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Old February 4, 2012, 15:38   #1
Therem Harth
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Making things work on Windows

I normally use some kind of GNU/Linux because it works better for me than anything else. However, I do have Windows 7 installed on one of my computers, and among other things, I'd like to use it for some variant development.

The problem is, nothing wants to compile!
- I have trouble getting CMake (both Windows and Cygwin versions) to notice the presence of GCC
- For compiling the GTK2 interface, CMake doesn't detect GTK2 even if the libraries are installed and in my PATH

Furthermore the whole business is just overcomplicated. On Linux I can do everything from one terminal: git pull, cmake, make, and I'm done. On Windows I either have to fire up a (bloated, confusing) IDE, or I've got two or three different types of terminals... Or I can add everything to my PATH and risk incompatibilities.

Is there a One IDE to Rule Them All that would make my life easier? How do you guys handle this? How does anyone compile stuff on Windows that needs CMake?
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Old February 4, 2012, 15:55   #2
AnonymousHero
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Which GCC are you using?
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Old February 4, 2012, 16:15   #3
ghengiz
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Quote:
Originally Posted by Therem Harth View Post
The problem is, nothing wants to compile!
- I have trouble getting CMake (both Windows and Cygwin versions) to notice the presence of GCC
- For compiling the GTK2 interface, CMake doesn't detect GTK2 even if the libraries are installed and in my PATH

Furthermore the whole business is just overcomplicated. On Linux I can do everything from one terminal: git pull, cmake, make, and I'm done. On Windows I either have to fire up a (bloated, confusing) IDE, or I've got two or three different types of terminals... Or I can add everything to my PATH and risk incompatibilities.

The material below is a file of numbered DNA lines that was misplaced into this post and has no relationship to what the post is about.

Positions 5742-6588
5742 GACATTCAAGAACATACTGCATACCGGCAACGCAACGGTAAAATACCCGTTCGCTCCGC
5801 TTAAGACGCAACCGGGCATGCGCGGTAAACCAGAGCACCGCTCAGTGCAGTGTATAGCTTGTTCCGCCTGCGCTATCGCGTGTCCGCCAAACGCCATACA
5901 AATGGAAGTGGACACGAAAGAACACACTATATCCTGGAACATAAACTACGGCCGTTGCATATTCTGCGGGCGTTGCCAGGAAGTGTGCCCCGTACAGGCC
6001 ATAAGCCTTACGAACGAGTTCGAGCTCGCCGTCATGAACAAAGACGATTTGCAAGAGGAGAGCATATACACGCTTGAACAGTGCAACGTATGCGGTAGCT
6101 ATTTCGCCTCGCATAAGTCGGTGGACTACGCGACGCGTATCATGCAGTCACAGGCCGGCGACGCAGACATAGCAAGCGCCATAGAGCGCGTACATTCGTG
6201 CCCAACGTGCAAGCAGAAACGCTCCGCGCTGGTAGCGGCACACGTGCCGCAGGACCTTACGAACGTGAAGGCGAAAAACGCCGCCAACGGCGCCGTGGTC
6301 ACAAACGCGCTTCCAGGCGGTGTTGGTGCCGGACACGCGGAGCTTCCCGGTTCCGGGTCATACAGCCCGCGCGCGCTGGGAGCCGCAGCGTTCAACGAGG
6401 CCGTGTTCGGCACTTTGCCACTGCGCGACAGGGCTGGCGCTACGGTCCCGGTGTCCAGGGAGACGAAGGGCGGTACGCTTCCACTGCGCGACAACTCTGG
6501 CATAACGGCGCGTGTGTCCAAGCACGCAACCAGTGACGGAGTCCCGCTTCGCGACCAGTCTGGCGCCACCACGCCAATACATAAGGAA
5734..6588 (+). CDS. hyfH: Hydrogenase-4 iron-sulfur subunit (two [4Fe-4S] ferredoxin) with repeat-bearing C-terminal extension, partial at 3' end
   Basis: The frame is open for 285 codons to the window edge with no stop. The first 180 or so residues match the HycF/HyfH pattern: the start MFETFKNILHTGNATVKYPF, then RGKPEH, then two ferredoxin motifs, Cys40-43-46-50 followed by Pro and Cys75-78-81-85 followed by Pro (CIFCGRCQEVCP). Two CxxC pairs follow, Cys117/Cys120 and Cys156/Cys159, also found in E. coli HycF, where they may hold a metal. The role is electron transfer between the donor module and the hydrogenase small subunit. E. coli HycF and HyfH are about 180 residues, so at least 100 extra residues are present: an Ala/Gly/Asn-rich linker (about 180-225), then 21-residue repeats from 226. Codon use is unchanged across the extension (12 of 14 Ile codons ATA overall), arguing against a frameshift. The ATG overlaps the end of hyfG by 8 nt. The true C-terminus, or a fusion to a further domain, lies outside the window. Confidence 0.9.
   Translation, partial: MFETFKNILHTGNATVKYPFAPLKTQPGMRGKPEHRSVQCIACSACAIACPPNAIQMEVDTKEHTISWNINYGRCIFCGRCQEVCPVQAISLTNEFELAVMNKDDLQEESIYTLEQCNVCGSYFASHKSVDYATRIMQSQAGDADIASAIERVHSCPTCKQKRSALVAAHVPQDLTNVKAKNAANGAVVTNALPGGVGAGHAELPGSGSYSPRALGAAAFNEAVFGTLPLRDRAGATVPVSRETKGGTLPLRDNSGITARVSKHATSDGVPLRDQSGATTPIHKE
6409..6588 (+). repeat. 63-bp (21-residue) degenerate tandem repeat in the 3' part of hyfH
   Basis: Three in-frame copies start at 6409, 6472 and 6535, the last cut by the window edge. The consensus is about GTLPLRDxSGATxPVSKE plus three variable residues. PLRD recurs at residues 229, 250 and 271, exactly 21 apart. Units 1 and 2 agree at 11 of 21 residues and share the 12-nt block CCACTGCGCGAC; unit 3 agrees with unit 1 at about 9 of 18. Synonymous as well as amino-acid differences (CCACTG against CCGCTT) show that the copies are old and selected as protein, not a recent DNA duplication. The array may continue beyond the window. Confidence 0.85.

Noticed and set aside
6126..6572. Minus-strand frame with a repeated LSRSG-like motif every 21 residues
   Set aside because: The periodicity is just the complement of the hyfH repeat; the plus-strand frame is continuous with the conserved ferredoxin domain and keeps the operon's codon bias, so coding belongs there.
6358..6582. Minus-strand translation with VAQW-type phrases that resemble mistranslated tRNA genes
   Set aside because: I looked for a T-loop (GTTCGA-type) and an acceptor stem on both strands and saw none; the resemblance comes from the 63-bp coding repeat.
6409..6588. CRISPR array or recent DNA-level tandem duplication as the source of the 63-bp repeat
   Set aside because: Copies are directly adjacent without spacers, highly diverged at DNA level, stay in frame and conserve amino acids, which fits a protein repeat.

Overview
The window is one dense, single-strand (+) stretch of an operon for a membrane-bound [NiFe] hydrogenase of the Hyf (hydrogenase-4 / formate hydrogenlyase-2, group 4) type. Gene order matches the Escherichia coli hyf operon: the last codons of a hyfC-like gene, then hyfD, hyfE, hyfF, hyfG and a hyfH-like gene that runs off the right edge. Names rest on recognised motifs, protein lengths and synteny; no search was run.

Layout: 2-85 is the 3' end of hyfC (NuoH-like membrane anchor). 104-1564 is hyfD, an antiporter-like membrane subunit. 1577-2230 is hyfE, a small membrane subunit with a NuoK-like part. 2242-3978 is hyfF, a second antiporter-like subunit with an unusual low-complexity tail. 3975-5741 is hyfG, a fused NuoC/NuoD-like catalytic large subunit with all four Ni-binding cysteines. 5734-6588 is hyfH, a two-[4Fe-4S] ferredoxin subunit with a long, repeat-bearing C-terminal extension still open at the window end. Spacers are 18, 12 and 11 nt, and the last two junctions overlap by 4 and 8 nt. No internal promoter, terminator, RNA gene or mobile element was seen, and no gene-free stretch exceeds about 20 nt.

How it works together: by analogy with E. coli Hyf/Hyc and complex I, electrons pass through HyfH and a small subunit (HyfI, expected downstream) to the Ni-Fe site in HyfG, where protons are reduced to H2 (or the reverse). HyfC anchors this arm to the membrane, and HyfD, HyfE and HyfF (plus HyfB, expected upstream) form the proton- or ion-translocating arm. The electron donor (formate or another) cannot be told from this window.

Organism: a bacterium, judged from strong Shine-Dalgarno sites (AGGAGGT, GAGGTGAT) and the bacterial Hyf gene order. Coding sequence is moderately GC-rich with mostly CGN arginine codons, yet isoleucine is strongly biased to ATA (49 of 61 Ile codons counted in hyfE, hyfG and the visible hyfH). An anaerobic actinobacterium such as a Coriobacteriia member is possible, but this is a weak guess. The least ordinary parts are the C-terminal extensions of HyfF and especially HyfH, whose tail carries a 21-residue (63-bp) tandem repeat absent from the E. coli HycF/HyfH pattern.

first, are you sure gcc is in your path? try to launch it from a terminal.

second, the order in the env variables could be important, because, as you know, programs and libraries are searched in the order given there, and the first version found is used. probably in the readme's there is some indication...

third, you don't really need to set paths in stone, it is enough to write a batch file, so the default values are not touched. In it, put just the exports for the new values of path and any other env variable of interest. You can then experiment freely, without harm your system, simply launching the said batch file. If things go really bad, you can simply restart, and here you are, a clean system again!

things being overcomplicated is the price to be paid to work in windows

edit: the IDE you are looking for, you already know. It's linux

Last edited by ghengiz; February 4, 2012 at 16:26.
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Old February 4, 2012, 16:36   #4
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Originally Posted by AnonymousHero View Post
Which GCC are you using?
Umm... The one used to compile msysgit, which is probably pretty recent (4.x).
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Old February 4, 2012, 17:01   #5
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Quote:
Originally Posted by Therem Harth View Post
Umm... The one used to compile msysgit, which is probably pretty recent (4.x).